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  • Jenna Bilyeu

A one-on-one with Denver Tracy: Creative Director, Non-Profit Founder, and Actor.



PIA’s Jenna Bilyeu interviews Denver Tracy


Denver Tracy is a talented creative director, but he does so much more. Every conversation with him reveals another fascinating aspect of his life and personality. I recently interviewed Denver to find out more about his work and other creative and personal endeavors.



Tell me about a favorite project of yours, lately or of all time.


This is an exciting question and thank you for asking. Recently, I helped redesign the DFW Airport “Way Finding” signage. This included new directional print and digital signage that helps customers navigate the airport in a more seamless way. I was incredibly grateful for the opportunity. We completed the project with a 100% success rate. Flying just got easier!



I’d love to know more about your non-profit, Brainxcite.


In 2001, my younger brother, Boston, was involved in a tragic accident while crossing the street on foot. He was hit by a driver three times over the legal alcohol limit. Boston was pronounced dead on arrival. Through a miracle, he was resuscitated but withstood a traumatic brain injury (TBI).


During the rehabilitation process, we quickly realized the challenges of navigating through insurance claims and the recovery needs of an individual with a TBI. This led to pulling all the resources that led to Boston’s success together to create a centralized roadmap of rehabilitative services to help those impacted by a TBI. This helped us launch our nonprofit, Brainxcite. Today we have 20+ TBI Champions (that’s what we call them) and their caregivers enrolled in various programs of Brainxcite. Brainxcite exists to educate and support caregivers on their long-term roles.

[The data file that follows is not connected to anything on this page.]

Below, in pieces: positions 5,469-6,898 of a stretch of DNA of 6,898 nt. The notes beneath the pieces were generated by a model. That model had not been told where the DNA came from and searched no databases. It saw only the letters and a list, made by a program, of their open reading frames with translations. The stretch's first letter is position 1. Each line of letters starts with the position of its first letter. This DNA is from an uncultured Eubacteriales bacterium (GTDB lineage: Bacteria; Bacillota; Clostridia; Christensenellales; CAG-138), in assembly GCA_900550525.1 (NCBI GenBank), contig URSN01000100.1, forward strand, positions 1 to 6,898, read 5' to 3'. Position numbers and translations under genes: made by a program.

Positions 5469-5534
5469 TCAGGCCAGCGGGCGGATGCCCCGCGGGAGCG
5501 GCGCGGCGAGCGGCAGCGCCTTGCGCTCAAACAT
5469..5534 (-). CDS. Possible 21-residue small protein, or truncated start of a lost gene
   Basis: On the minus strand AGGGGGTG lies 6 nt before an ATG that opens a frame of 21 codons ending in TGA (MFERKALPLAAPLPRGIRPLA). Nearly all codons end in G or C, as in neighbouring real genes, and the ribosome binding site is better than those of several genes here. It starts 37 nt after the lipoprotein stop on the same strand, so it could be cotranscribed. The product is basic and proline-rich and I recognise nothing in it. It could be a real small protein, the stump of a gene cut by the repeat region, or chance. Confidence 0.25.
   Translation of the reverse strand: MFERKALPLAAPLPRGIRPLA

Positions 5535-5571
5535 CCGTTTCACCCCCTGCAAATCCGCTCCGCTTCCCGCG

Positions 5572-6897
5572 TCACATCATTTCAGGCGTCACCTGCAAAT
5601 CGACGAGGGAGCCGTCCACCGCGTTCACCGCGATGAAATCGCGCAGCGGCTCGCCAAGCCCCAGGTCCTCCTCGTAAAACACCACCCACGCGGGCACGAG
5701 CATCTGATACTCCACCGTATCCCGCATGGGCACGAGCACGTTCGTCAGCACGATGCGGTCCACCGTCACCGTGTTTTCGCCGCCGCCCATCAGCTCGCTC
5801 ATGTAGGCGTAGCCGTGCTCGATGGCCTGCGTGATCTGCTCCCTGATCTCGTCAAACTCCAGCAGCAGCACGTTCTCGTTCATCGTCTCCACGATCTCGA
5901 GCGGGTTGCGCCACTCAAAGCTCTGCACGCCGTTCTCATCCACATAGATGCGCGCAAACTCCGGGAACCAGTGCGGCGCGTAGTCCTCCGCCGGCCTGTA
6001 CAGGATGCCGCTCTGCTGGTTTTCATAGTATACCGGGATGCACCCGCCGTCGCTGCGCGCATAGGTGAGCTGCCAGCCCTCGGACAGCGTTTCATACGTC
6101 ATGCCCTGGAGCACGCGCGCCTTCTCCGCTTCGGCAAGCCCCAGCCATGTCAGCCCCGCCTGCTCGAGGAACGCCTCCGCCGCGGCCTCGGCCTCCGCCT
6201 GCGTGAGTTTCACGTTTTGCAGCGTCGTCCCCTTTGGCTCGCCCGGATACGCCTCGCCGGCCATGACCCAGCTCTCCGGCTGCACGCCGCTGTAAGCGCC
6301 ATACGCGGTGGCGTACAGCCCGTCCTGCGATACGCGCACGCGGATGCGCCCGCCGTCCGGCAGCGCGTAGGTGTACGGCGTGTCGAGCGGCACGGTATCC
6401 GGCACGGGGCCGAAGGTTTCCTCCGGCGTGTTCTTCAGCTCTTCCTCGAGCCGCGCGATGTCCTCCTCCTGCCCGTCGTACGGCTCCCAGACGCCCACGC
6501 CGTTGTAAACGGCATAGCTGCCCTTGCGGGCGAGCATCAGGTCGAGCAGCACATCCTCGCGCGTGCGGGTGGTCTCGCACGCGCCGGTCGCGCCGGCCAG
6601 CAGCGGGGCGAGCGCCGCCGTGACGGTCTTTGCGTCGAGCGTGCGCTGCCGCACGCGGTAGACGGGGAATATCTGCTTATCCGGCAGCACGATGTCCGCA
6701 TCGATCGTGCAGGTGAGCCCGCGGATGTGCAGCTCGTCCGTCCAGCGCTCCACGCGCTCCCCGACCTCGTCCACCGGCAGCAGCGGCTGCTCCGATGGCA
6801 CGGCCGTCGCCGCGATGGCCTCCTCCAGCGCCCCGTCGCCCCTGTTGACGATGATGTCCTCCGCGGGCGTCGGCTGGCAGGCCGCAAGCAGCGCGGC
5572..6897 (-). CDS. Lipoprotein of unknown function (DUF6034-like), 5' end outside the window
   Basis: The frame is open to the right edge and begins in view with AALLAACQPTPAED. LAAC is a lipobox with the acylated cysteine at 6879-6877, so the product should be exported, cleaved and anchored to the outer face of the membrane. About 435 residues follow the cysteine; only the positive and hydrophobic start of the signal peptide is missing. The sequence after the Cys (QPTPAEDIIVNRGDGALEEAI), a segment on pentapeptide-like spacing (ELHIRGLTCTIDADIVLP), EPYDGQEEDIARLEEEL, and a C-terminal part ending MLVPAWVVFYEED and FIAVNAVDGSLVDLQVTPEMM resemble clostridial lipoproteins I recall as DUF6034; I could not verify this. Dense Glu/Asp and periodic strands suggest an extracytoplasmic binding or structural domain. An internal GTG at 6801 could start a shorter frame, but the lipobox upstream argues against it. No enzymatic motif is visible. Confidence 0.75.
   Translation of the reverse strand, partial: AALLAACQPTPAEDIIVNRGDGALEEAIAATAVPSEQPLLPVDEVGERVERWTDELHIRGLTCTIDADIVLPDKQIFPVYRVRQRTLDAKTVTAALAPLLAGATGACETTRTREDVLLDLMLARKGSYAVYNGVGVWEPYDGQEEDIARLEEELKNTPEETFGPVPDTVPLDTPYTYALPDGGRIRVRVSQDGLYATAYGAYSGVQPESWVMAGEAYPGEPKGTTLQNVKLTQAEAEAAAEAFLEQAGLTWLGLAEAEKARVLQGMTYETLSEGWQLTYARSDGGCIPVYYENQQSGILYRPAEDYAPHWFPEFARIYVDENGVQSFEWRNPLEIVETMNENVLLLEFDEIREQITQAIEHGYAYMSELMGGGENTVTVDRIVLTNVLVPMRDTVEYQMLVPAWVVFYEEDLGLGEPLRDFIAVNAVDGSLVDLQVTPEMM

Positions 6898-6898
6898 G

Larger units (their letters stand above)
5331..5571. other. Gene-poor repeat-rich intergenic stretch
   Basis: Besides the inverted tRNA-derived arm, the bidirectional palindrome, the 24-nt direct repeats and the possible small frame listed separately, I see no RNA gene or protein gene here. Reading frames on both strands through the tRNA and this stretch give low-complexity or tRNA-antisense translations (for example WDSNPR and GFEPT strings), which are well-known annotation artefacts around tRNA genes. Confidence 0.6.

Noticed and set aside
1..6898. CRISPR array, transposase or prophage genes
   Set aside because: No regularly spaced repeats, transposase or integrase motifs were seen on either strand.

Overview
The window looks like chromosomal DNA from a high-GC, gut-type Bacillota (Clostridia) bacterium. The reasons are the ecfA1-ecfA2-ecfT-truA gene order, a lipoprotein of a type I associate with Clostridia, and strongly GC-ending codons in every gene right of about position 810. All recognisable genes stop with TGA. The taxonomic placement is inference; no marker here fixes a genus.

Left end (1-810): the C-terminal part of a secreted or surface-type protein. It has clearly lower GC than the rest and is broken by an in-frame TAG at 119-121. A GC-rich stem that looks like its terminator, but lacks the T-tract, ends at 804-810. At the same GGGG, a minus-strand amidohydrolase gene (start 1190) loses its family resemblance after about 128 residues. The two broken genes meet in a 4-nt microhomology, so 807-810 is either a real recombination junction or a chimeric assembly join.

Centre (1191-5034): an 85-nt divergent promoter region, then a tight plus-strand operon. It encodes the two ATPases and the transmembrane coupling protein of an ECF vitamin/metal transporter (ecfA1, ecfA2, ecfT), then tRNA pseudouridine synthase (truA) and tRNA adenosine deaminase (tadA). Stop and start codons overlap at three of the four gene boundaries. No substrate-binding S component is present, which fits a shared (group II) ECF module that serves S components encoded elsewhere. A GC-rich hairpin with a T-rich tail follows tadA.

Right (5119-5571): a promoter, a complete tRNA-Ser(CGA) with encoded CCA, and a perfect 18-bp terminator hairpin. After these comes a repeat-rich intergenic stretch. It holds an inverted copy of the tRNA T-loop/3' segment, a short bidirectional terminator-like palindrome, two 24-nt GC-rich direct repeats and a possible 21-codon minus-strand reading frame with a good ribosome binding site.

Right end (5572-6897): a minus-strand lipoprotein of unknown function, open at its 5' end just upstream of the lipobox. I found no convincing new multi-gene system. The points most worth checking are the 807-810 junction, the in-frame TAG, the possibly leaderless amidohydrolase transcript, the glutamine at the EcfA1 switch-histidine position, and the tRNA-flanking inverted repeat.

Fast-forward to today, regarding Boston’s status: he has made a 90% recovery. You wouldn’t notice his disability at a glance. Boston recently graduated with a degree in mechanical drafting, and he is working on local projects in the Oklahoma City area. Boston is an advocate and ambassador for Brainxcite.


We realize that the role of a caregiver (in this case our family) is vital to a person’s recovery. TBI is a lifelong disability, and it impacts a person’s life in various ways as they age. Boston will continue to need assistance or care, even with his level of recovery, because the effects of age on the body and mind are more noticeable and impactful with a TBI. Underlying conditions can resurface and be exaggerated, and the injury itself can cause additional damage as the person ages.



I hear that you’ve recently started a modeling and acting career.


(Laughing) It is only four weeks old! It is a hobby and fun to do but was not even planned. I was out golfing with my parents. We had been taking pictures on the course when I happened to see a social media ad looking for a person in my age range who golfs. I asked my mom to make a quick Instagram video/story of me driving the ball from the tee, and I submitted that story and one of the selfie pics I had taken. Just a few days later, I was notified that I had been selected for the commercial!